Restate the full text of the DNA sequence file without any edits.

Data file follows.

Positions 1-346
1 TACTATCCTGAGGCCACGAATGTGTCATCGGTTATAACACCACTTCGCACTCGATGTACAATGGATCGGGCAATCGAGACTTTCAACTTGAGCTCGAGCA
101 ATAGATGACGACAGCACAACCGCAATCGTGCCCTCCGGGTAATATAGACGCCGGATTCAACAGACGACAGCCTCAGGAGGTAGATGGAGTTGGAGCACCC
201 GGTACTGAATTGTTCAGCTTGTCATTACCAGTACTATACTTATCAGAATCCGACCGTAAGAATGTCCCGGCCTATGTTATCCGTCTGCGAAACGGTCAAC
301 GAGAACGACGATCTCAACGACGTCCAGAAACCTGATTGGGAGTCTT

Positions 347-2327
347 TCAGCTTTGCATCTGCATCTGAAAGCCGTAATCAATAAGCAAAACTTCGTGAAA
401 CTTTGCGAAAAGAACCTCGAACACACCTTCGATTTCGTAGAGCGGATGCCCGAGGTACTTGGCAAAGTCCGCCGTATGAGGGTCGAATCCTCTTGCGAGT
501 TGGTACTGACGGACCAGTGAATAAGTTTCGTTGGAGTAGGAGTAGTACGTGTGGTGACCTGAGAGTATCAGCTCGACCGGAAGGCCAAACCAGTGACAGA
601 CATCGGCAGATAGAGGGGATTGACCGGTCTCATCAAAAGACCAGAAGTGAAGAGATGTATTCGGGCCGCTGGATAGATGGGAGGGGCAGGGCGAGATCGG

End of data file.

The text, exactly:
Positions 1-346
1 TACTATCCTGAGGCCACGAATGTGTCATCGGTTATAACACCACTTCGCACTCGATGTACAATGGATCGGGCAATCGAGACTTTCAACTTGAGCTCGAGCA
101 ATAGATGACGACAGCACAACCGCAATCGTGCCCTCCGGGTAATATAGACGCCGGATTCAACAGACGACAGCCTCAGGAGGTAGATGGAGTTGGAGCACCC
201 GGTACTGAATTGTTCAGCTTGTCATTACCAGTACTATACTTATCAGAATCCGACCGTAAGAATGTCCCGGCCTATGTTATCCGTCTGCGAAACGGTCAAC
301 GAGAACGACGATCTCAACGACGTCCAGAAACCTGATTGGGAGTCTT

Positions 347-2327
347 TCAGCTTTGCATCTGCATCTGAAAGCCGTAATCAATAAGCAAAACTTCGTGAAA
401 CTTTGCGAAAAGAACCTCGAACACACCTTCGATTTCGTAGAGCGGATGCCCGAGGTACTTGGCAAAGTCCGCCGTATGAGGGTCGAATCCTCTTGCGAGT
501 TGGTACTGACGGACCAGTGAATAAGTTTCGTTGGAGTAGGAGTAGTACGTGTGGTGACCTGAGAGTATCAGCTCGACCGGAAGGCCAAACCAGTGACAGA
601 CATCGGCAGATAGAGGGGATTGACCGGTCTCATCAAAAGACCAGAAGTGAAGAGATGTATTCGGGCCGCTGGATAGATGGGAGGGGCAGGGCGAGATCGG